Clutch's Tim Sult

By Jay Oakley

You and the guys are getting ready to head off to Europe so talk a little about what you'll be doing over there.

It looks like we have a lot of festivals this summer in Europe, probably more then the average summer. We're doing mostly festivals and a few of our own headlining shows over there so that's always fun and that will be awesome.

How long will you be over there?

We'll be over there for pretty much the entire month of August. Yeah, about a month.

Then, do you return home?

Yeah, we'll be home for a few weeks and then back on another US tour.

For both your tour in Europe as well as continuing in the States is that all tour support for your latest release, Psychic Warfare?

Yeah, for sure. We're going to continue shoving Psychic Warfare down people's throats for several months to come still. [Laughs] At least through the end of this year and probably early into next year as well.

Absolutely. It's been almost a year since it came out, how are you feeling about it? How are people's reactions to the new record?

It's been great. It was definitely our most successful album as far as charting goes. So, it was nice to get that kind of success on our eleventh album. It's good to see that we're still showing progress, we're showing hope. I haven't heard anyone complain when we go out and we play the entire Psychic Warfare album at a show so I would consider that an extreme success from an artistic point of view, for sure.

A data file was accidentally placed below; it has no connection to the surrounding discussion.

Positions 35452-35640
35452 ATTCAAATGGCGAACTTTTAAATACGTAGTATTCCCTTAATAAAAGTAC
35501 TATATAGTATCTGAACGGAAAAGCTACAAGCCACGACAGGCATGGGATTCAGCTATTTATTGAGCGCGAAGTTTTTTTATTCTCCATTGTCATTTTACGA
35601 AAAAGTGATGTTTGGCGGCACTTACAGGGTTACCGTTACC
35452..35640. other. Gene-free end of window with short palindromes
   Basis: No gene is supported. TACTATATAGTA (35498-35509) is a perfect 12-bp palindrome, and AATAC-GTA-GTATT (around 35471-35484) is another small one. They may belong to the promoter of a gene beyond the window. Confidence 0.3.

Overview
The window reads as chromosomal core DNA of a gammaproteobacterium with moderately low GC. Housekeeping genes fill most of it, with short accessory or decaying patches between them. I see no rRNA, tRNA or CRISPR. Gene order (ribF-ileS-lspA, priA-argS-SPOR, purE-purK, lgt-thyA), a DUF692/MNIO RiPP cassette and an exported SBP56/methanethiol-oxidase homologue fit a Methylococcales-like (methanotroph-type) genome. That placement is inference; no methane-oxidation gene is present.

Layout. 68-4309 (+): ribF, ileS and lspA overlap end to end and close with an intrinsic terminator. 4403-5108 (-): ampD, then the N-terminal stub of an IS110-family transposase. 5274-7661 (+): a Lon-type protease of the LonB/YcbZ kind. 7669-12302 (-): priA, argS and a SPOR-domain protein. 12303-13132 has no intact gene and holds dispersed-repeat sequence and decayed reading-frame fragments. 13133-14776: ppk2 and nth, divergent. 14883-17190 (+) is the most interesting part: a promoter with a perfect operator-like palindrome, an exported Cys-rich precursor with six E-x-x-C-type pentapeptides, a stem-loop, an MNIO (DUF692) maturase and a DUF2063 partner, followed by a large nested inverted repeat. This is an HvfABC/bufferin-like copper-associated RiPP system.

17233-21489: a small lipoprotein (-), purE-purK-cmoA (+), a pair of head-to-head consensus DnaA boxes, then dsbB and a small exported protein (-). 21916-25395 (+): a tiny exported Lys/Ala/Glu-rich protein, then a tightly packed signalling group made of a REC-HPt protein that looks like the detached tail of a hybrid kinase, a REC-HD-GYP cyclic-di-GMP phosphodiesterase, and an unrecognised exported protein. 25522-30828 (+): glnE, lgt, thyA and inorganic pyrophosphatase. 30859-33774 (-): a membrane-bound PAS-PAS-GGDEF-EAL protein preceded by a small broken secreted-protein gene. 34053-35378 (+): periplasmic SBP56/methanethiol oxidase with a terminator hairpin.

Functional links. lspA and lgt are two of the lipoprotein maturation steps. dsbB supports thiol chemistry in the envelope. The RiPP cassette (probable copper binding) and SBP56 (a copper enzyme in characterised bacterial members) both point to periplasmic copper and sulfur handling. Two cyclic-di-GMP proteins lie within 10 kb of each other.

When you're out touring do you still work on writing new music or do you try to block off time after a certain amount of touring where you can get together and discuss another record?

We're always, individually, working on new ideas, separate ideas, coming up with some basic rough ideas but once once we get together with Clutch and start trying to hash out those ideas it does tend to be more of a concentrated songwriting process. There was a time where we would try to work on new music on tour, while we were on the road and that just, kind of, never worked out to well. When we're at home we're always working on new music. We've gotten together several times on this break and worked on new stuff as well. We're always trying to move forward and come up with new song ideas.

When you look back to the early days and Transnational Speedway League all the way up to now with Psychic Warfare, how do you look at the progression of Clutch?